Missouri Changing How Residents Receive Drivers Licenses
JEFFERSON CITY - Missouri residents applying for a new drivers license may notice some differences from the past. Not only does the actual license look different, but drivers no longer leave the licensing office with their new ID.
"You won't walk out of the drivers license office immediately with it, you'll get a temporary license," said Missouri Department of Revenue communications director Ted Farnen.
The IDs are made in a factory in Georgia instead of the licensing office and residents receive the new ID in the mail seven to ten business days after applying. Before getting the new ID in the mail, residents use a temporary, paper ID. Farnen said the change is part of an effort to curb fraud.
"We are doing this to try and combat those people who try and abuse the system," said Farnen. He said mailing IDs to residents ensures that they live where they say they live.
Farnen also said he was not concerned about outsourcing the work to another state. He said he does not predict job cuts in the state, but ultimately jobs are up to the independently owned licensing offices.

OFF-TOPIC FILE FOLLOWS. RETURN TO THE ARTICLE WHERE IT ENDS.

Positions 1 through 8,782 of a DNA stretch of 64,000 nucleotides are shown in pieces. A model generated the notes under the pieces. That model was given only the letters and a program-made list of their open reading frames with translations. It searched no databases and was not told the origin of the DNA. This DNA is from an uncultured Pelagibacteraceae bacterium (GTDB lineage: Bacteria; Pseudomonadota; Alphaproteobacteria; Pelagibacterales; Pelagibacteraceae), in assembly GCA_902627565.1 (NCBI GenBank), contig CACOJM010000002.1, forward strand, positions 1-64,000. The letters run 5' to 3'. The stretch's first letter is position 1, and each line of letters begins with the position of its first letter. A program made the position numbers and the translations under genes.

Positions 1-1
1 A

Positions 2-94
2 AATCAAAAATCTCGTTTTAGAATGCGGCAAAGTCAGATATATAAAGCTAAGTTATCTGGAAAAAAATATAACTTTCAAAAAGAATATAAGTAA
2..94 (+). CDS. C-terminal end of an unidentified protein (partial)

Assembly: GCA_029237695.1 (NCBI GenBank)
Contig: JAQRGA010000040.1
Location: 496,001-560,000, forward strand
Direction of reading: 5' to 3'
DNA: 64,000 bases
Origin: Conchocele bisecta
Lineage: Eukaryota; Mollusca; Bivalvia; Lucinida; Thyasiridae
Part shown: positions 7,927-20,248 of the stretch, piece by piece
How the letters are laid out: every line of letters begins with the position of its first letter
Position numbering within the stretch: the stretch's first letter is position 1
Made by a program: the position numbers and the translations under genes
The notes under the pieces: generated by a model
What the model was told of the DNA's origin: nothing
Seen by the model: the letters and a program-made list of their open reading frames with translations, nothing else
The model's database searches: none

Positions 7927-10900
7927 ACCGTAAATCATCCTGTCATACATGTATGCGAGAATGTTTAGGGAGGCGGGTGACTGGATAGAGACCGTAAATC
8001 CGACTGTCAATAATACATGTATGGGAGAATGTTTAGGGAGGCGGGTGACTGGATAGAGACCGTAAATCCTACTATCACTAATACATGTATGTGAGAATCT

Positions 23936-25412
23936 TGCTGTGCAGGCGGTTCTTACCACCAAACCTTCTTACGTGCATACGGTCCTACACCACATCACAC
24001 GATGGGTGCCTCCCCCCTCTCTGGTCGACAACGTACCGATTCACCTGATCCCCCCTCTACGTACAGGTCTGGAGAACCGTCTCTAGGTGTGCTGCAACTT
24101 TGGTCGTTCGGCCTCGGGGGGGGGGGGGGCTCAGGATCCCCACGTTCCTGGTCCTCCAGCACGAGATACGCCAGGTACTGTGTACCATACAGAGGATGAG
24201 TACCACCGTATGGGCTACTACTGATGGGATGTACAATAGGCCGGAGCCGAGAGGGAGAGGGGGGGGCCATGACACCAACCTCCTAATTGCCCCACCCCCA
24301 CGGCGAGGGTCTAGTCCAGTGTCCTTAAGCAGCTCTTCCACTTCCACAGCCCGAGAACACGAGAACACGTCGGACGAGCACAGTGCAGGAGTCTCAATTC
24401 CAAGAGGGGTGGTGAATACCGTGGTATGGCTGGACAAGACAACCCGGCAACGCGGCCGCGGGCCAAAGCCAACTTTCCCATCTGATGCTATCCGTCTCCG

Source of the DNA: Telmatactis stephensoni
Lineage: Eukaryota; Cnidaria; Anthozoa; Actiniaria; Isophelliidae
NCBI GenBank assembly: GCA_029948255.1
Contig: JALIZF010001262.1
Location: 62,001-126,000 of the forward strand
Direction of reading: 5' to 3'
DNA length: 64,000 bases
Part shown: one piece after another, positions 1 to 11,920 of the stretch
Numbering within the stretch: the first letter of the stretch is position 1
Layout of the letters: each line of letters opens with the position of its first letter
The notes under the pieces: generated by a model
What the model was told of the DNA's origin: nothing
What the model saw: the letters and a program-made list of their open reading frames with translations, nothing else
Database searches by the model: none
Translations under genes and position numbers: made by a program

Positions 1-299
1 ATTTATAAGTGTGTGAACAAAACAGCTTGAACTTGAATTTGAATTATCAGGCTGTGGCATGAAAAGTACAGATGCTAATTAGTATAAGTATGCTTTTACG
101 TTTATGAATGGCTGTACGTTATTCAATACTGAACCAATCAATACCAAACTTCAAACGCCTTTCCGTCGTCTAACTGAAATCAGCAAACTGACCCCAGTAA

Farnen said the cost to actually make the ID will go down by using the new method. However, that extra money will go toward postage costs. Farnen said that will result in a slight increase in the total production costs of the IDs, but that cost will not be passed on to the consumer.
"For the department there might be a slight increase of cost but like I said, there are different things that counter that cost," said Farnen.
Even though the costs will not be passed on to residents, not all Missourians are pleased about the change.
"It's a little weird, as far as getting it. I don't like it that much, I would prefer just getting a regular card," said Jefferson City resident Erick Standlee.
Farnen said about 50 of the licensing offices in the state have already switched to the new method. He said the department plans for all 180 offices to mail IDs by April of this year. The Columbia licensing office has not switched to the new method yet, but the Jefferson City office has.